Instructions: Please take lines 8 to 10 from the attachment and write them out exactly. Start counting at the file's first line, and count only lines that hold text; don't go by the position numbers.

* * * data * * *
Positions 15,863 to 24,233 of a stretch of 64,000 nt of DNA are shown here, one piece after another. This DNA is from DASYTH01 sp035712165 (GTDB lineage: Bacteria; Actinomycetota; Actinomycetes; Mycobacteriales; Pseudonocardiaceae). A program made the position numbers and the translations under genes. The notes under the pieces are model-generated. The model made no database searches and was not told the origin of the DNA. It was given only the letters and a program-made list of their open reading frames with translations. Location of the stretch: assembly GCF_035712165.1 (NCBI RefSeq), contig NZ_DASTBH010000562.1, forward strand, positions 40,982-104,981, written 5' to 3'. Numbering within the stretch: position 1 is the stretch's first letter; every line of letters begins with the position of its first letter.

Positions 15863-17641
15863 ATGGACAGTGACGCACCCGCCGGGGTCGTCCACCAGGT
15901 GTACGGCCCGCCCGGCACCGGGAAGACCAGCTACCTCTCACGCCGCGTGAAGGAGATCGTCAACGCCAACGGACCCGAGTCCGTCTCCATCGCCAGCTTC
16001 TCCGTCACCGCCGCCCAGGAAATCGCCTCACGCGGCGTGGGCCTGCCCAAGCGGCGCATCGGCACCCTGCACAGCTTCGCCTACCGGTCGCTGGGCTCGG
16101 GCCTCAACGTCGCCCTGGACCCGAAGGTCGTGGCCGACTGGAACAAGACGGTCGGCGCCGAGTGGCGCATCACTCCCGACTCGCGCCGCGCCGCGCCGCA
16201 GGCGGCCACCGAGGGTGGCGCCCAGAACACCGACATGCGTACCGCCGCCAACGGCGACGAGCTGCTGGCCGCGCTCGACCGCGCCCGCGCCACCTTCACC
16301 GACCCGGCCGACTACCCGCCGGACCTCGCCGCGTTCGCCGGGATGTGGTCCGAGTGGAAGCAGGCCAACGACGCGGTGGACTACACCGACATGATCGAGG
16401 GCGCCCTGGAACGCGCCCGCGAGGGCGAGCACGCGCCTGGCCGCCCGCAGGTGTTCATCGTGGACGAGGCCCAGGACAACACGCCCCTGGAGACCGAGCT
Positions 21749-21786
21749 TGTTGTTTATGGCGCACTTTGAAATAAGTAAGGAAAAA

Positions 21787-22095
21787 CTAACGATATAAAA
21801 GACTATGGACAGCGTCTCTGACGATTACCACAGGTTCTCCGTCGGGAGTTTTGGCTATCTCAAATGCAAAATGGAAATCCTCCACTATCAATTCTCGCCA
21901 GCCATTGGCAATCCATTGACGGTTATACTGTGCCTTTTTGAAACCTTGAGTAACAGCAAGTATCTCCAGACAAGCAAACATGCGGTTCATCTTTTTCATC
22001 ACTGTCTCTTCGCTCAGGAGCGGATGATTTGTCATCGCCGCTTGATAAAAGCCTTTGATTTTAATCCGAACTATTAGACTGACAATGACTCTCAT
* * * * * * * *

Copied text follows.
16301 GACCCGGCCGACTACCCGCCGGACCTCGCCGCGTTCGCCGGGATGTGGTCCGAGTGGAAGCAGGCCAACGACGCGGTGGACTACACCGACATGATCGAGG
16401 GCGCCCTGGAACGCGCCCGCGAGGGCGAGCACGCGCCTGGCCGCCCGCAGGTGTTCATCGTGGACGAGGCCCAGGACAACACGCCCCTGGAGACCGAGCT
Positions 21749-21786